Thank heaven for Republicans

Republican leaders in Congress are more unpopular today than they have been at any time in the 15 years Pew has tracked the question. Only 24 percent approve of the job GOP congressional leaders are doing.


While it would be convenient, even comforting, for the GOP to lay its misery at President George W. Bush’s doorstep — and he certainly did significant damage — he does not deserve all the blame. Republican congressional leaders have made things worse, pursuing a strategy that has further diminished their standing with the electorate. Since February, approval of Republican congressional leaders declined an additional 10 points as a result of their decision to “just say no” to everything the president has proposed.

Approval of the frequently maligned Democratic leaders in Congress has also fallen from its high during the post-inaugural glow. Nevertheless, Democratic leaders are still held in significantly higher regard than their GOP counterparts.

Americans are almost twice as likely to be confident that congressional Democrats will make the right decisions for the country’s future as to place such confidence in congressional Republicans. Again, it is not all Bush’s reverse halo — since January, confidence in GOPers has fallen another 10 points on this measure as well.

The misguided approach embraced by congressional Republicans has tarnished their party more broadly. In September, Gallup found the Democratic Party with favorable ratings 11 points higher than Republicans. Indeed, while evaluations of the Democratic Party are net favorable, unfavorable views of the Republicans are 16 points higher than favorable impressions.

Whatever doubts voters may harbor about Democratic solutions, they remain much more inclined to trust us over Republicans to deal with the nation’s troubles. A September ABC/Washington Post poll found Democrats leading Republicans by a 20-point margin as the party better able to cope “with the main problems the nation faces over the next few years.” Just 28 percent trust the GOP to deal with America’s problems, marking a historic low for Republicans. It gets worse, though — never before in the decades this question has been asked have Democrats been worse off than Republicans are today.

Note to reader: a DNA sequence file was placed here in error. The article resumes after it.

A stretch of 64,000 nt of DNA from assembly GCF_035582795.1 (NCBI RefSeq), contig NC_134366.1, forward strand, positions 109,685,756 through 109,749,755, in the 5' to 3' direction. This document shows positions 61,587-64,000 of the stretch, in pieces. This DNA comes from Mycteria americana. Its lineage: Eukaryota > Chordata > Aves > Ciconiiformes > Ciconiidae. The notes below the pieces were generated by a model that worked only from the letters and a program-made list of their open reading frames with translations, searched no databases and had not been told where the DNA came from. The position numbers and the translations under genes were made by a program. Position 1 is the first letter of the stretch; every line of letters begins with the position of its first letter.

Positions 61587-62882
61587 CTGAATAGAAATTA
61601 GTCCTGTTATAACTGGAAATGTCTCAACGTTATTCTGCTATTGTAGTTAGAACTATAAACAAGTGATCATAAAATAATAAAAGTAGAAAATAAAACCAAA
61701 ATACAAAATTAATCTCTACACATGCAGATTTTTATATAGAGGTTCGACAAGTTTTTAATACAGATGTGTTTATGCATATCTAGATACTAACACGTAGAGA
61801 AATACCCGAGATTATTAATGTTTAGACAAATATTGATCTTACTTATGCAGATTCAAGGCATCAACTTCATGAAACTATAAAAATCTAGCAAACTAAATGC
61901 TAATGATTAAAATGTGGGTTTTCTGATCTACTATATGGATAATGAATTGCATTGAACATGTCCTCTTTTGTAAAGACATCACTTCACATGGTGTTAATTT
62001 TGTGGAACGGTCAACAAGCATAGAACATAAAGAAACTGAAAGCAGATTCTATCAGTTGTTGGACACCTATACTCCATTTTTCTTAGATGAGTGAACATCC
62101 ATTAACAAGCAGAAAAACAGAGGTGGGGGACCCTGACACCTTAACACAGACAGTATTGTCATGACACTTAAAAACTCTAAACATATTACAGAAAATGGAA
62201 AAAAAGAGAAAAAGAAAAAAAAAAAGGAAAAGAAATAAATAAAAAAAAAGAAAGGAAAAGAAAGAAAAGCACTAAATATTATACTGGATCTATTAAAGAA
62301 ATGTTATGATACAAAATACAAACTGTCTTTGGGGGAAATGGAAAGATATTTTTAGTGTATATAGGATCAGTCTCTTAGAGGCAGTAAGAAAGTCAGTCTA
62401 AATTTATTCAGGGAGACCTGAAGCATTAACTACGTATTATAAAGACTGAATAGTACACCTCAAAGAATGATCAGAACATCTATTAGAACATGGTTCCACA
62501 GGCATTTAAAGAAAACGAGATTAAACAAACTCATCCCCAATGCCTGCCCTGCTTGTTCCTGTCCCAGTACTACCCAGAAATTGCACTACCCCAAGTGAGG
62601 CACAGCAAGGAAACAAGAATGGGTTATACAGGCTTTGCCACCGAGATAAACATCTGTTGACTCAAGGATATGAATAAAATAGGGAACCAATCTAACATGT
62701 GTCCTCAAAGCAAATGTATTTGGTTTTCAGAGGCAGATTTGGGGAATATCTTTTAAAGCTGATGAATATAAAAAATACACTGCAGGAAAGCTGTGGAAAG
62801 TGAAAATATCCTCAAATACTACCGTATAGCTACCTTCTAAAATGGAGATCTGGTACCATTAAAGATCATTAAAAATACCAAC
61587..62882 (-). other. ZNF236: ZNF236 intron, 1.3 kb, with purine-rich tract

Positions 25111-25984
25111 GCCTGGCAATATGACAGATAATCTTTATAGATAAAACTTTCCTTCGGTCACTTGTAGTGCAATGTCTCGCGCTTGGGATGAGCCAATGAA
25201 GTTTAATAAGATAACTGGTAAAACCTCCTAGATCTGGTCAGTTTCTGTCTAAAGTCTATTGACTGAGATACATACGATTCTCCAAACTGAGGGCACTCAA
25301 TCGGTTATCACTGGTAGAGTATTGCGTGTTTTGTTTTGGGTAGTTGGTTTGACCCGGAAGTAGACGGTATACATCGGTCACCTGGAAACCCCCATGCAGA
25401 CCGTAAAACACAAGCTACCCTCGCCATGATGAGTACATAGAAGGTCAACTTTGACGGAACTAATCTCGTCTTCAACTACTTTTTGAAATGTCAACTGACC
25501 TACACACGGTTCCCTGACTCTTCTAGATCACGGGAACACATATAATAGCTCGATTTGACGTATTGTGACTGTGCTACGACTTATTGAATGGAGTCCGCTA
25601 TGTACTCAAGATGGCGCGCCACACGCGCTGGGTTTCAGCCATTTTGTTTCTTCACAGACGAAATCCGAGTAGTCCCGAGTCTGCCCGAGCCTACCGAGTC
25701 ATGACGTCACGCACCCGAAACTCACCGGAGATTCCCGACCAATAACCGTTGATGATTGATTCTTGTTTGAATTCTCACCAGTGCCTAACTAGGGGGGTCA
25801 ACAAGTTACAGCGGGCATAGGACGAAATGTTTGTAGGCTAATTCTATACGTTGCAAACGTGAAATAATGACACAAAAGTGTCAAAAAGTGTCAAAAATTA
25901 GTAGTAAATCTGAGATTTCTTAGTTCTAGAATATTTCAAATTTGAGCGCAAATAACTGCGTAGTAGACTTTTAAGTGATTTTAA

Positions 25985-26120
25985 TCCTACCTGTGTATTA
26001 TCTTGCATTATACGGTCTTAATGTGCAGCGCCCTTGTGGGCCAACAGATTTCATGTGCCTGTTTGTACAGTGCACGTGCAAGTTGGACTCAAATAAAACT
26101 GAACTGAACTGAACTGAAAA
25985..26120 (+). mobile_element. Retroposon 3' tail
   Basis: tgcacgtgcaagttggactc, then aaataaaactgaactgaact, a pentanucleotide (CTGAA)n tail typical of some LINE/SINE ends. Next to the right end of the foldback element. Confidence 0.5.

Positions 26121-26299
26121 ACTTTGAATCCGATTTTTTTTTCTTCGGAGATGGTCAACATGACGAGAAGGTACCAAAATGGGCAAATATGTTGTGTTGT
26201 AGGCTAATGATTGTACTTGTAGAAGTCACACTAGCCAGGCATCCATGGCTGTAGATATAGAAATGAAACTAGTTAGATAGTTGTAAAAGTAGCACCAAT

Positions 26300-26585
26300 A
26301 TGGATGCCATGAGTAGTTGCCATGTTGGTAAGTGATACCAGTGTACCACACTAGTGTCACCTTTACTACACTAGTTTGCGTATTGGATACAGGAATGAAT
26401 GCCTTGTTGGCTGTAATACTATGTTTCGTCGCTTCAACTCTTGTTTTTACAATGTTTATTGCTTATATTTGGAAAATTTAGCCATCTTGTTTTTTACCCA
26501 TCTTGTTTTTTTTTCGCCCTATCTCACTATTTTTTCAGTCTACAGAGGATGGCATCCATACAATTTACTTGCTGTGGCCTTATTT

Republicans carry at least four burdens. First, while President Bush is not the whole problem, the stench of failure still infuses the GOP. Though voters may not like hearing Democrats blame Bush for the current recession, voters themselves certainly do — 65 percent say the former president bears responsibility for our economic straits, whereas only 27 percent feel the same about President Barack ObamaBarack Hussein ObamaTime for sunshine on Trump-Russia investigation Getting politics out of the pit To cure Congress, elect more former military members MORE.

Second, in a country consumed with creating jobs and reforming healthcare, voters do not believe Republicans represent their interests — by nearly two to one, Americans say the Democrats are more likely to be concerned “with the needs of people like me.”

Third, Republican leaders are so busy denying Obama bipartisan victories they have neglected to realize they are losing that argument. Sixty percent of respondents told CBS/New York Times pollsters they thought President Obama is trying to work with Republicans, but only half as many believe the GOP is trying to work with Democrats.

Finally, the Republican leadership has revealed to Americans that its obstruction is based on politics, not principle. For example, only 27 percent believe Republicans are opposing healthcare reform because they believe it would be bad for the country. Nearly two-thirds believe politics is the GOP’s fundamental motivation.

Voters rarely say yes to a party that gets caught just saying no — especially when the refusal to join hands for the common good is based on crass political (mis)calculation.

Mellman is president of The Mellman Group and has worked for Democratic candidates and causes since 1982. Current clients include the majority leaders of both the House and Senate.